1. Great blog post! I agree with the statement on how Martin Luther King Jr. is a very intellectual man. I definitely agree with the statement you make about the light in the prison cell is his mind and intellect. His letter is very empowering; however, I do think that he writes excessively in his letter, especially when he elaborates on the Christianity faith. I understand that he is the leader for the Southern Christian Leadership Conference, but I felt like he could have briefly explained what the faith was about, instead of lengthening his letter by talking about it. Also, you could have explained that the letter is like a crescendo. The letter starts off good and comes out strong with an empowering message that African Americans should be treated equally towards the whites. Overall, you talk about a great idea of how he wrote a great letter in the prison cell, but I just felt that you needed to elaborate a little more.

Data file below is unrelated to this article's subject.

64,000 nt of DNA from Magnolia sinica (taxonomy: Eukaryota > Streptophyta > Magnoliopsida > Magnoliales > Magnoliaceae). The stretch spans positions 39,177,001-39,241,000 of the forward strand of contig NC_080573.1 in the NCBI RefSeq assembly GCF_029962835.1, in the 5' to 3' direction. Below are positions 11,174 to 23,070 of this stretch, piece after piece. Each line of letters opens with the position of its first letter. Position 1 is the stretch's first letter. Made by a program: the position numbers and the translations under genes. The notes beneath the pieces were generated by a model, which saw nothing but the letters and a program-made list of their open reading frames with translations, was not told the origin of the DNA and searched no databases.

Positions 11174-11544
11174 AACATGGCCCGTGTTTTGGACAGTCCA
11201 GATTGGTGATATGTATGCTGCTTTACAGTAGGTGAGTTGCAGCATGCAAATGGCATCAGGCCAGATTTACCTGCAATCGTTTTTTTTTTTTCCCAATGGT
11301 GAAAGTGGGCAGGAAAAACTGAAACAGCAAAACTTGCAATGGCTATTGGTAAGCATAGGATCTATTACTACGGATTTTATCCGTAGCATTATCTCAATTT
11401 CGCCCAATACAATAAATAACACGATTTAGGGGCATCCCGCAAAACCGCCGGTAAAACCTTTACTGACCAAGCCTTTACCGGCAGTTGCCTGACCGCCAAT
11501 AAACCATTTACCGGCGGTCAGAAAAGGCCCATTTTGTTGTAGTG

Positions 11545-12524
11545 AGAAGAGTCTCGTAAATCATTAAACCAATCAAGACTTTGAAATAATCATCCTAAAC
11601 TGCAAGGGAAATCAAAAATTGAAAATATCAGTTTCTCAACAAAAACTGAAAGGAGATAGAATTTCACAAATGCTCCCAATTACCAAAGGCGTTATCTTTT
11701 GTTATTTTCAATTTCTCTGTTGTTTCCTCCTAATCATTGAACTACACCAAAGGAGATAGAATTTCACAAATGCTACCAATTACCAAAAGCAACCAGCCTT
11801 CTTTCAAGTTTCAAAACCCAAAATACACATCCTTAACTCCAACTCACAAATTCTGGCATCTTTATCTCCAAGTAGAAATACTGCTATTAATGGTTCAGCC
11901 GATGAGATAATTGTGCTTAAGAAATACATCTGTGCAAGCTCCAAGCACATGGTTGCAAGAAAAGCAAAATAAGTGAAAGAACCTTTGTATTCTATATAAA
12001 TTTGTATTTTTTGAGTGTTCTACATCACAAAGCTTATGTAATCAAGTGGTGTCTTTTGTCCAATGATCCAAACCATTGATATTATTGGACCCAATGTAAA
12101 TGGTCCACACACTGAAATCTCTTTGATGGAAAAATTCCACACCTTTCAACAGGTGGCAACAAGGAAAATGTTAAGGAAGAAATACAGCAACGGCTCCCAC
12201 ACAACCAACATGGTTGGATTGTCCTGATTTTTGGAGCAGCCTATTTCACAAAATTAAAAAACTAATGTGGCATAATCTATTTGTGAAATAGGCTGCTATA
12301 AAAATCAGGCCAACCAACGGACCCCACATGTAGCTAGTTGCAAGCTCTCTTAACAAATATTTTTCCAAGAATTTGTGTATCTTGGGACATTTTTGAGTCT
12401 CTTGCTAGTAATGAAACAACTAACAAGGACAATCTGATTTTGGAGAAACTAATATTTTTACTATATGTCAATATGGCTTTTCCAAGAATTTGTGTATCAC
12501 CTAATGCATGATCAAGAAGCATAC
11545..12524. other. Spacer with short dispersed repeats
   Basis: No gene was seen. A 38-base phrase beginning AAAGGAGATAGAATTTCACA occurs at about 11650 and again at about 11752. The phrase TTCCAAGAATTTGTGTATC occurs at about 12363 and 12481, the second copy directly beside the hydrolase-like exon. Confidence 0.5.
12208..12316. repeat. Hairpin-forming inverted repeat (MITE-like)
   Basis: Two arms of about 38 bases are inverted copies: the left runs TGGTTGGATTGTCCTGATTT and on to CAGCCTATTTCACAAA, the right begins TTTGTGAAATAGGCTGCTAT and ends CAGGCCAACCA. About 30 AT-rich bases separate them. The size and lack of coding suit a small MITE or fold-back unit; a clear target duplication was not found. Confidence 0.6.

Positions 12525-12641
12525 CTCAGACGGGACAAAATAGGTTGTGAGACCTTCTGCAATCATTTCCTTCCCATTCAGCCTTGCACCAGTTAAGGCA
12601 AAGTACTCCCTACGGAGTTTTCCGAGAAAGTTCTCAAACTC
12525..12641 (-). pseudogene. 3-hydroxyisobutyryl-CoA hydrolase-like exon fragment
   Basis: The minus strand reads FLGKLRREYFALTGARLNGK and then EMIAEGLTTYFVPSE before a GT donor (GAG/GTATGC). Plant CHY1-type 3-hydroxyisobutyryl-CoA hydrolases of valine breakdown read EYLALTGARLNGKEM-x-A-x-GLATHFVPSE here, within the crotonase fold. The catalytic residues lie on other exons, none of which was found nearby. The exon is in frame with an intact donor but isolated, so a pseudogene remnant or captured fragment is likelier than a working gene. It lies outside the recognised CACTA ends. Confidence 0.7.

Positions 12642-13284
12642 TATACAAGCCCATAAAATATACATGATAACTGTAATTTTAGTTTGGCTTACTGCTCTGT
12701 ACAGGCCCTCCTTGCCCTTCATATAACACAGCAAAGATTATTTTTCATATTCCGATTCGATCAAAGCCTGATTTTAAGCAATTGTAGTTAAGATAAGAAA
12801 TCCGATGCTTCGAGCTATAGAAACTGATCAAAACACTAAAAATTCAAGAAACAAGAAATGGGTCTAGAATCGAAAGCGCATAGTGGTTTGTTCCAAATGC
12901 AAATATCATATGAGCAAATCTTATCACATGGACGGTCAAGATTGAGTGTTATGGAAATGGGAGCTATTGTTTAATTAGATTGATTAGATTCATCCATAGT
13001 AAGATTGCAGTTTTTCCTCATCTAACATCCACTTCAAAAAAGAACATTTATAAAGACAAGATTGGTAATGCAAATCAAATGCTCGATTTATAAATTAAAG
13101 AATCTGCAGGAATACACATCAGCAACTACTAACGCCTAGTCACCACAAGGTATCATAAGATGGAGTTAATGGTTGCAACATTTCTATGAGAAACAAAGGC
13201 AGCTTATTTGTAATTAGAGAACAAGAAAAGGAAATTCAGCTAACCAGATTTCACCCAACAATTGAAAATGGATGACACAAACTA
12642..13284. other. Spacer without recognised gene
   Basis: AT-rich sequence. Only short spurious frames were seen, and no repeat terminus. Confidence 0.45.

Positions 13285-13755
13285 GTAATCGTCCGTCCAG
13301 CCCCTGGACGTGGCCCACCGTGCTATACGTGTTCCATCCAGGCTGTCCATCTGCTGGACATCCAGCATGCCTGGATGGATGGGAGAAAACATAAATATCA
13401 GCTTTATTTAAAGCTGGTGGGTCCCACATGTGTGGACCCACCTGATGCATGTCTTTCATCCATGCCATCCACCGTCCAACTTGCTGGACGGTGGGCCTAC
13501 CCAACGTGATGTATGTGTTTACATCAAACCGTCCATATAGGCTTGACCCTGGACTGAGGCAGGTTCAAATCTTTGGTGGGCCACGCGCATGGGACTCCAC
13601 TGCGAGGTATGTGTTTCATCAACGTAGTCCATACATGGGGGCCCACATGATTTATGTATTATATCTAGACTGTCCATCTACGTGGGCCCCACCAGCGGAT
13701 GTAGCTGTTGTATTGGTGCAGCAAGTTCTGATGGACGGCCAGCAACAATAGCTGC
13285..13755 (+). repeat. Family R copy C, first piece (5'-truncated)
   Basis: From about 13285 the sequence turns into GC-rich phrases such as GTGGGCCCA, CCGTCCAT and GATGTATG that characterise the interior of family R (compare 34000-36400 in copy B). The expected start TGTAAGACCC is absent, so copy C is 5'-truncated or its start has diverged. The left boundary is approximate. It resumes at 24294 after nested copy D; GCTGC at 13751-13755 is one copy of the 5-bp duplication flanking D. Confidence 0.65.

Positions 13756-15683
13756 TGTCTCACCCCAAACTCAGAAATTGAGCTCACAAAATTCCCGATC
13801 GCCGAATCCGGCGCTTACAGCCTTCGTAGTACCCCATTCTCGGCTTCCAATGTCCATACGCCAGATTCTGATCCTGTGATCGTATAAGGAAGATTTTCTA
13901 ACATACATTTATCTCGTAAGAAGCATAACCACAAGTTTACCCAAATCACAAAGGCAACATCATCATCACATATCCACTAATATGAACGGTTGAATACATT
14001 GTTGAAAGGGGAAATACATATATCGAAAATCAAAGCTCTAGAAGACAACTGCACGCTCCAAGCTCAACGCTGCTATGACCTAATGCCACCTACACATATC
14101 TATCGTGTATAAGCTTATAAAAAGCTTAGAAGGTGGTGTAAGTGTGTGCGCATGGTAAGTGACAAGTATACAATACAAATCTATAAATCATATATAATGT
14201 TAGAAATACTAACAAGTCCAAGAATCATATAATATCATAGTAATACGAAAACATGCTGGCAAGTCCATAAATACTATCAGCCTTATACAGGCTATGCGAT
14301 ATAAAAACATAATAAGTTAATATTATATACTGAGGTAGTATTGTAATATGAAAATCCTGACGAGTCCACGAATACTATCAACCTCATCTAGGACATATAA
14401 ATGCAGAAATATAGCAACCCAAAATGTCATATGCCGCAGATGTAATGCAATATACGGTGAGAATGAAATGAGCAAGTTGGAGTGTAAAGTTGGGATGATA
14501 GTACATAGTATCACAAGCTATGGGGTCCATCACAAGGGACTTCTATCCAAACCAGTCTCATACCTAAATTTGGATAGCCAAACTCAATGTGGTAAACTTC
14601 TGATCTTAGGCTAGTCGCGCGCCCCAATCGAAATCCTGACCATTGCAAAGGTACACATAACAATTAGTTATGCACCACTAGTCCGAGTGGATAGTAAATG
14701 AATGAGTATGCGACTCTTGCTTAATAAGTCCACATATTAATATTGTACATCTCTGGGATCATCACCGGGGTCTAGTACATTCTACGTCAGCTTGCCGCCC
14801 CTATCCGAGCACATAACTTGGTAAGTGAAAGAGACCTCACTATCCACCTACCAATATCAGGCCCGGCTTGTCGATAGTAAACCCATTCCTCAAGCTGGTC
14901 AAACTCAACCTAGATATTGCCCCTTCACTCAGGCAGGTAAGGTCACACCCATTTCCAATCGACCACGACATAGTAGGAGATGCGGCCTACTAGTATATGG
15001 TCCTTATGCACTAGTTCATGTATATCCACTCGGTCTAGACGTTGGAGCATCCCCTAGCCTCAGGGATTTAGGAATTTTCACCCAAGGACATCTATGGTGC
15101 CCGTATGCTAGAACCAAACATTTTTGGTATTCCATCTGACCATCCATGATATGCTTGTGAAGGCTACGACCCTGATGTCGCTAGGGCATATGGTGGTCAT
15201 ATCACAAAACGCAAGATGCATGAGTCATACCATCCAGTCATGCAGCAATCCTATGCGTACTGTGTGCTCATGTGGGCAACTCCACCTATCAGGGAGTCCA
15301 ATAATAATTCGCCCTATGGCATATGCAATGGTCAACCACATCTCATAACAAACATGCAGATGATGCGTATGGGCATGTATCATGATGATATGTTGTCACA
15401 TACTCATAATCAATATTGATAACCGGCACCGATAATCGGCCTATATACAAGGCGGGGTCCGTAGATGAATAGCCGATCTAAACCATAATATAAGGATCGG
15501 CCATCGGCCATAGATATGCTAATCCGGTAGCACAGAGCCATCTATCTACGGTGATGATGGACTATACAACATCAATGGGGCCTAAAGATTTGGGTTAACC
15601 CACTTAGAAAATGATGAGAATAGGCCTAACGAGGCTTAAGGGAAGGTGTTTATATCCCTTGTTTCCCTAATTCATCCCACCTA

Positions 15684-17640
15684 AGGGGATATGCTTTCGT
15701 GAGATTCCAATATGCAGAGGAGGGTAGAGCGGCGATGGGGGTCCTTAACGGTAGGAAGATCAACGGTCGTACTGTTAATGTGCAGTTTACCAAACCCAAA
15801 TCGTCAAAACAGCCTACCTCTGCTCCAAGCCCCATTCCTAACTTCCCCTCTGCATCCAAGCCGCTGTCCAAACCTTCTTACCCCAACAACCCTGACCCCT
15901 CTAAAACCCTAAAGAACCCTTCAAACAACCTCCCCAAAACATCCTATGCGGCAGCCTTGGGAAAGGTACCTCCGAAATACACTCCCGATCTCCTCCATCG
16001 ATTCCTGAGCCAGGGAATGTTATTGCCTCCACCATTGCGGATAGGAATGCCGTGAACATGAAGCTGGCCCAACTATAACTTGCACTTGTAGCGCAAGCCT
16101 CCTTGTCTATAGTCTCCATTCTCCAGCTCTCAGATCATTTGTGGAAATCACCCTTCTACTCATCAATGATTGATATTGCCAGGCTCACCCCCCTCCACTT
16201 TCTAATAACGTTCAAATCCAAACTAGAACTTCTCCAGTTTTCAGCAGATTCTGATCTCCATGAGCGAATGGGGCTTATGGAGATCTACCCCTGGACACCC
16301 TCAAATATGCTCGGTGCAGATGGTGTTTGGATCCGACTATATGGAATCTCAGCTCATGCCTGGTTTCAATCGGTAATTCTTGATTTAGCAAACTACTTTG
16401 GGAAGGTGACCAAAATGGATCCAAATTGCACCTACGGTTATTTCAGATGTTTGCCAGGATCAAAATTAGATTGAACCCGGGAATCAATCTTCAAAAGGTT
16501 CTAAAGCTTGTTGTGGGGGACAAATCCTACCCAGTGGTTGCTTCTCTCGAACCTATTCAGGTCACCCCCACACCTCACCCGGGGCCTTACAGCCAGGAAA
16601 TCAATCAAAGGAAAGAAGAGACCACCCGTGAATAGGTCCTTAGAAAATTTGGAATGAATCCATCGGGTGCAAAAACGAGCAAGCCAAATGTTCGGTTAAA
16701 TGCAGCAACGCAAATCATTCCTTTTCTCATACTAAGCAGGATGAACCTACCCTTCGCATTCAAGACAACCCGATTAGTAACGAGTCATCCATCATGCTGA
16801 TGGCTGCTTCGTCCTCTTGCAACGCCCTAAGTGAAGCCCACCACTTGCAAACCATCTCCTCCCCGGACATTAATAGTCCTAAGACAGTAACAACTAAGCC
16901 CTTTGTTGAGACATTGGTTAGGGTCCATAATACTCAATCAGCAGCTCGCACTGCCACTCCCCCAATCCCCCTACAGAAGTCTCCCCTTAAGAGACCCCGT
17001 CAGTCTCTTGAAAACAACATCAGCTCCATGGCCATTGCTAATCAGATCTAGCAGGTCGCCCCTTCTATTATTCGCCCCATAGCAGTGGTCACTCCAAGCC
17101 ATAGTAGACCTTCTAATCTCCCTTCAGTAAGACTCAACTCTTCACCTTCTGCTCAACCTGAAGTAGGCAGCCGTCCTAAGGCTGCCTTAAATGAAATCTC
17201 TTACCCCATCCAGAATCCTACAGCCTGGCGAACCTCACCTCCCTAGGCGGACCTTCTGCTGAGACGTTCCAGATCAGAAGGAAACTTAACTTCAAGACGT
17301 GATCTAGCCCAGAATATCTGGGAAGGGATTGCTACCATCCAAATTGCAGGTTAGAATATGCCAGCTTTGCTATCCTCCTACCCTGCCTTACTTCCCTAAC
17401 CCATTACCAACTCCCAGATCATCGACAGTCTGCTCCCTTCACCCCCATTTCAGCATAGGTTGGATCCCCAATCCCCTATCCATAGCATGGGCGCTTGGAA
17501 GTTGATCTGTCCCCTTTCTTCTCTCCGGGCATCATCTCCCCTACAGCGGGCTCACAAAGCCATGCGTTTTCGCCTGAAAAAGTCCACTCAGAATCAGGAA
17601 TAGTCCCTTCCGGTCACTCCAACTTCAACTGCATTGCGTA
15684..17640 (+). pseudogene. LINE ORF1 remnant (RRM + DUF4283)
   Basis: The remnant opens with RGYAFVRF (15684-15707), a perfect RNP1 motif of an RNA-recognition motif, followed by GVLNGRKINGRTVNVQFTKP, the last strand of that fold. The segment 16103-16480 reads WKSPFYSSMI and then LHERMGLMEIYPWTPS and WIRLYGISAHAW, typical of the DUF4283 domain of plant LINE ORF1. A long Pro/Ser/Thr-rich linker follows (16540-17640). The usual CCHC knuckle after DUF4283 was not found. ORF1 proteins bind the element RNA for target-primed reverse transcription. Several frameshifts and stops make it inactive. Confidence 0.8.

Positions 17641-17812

2. This is a really good post, and I really like how you said “ this writing was part of a movement, of an engine that improved the world.” I too really enjoyed MLK’s letter. I find it incredible how he was able to write such a sophisticated paper and how he used very strong appeals and language in order to sway the clergy men to take action. From his references to historical figures to the “crescendo” moment in his letter, his message is clear. However, I don’t think it was necessary to add so much detail in the paper. Some parts he goes on and on and to me the message feels lost at some points. But the fact that the letter is a bit excessive doesn’t changed the fact that this letter has universal significance for people of all races and religion.

  3. Great post! i liked the analogies you used to describe his letter and situation: The only light shining in darkness being that of “Kings soul, mind, and body”. His writing being that from a “movement…the engine that improved the world”. I definitely agree that him being in jail was his escape for that moment, his way of breaking out from the mind set of being behind bars. In the moments he was writing the letter he was free and was able to address the world in which he was partially not a part of.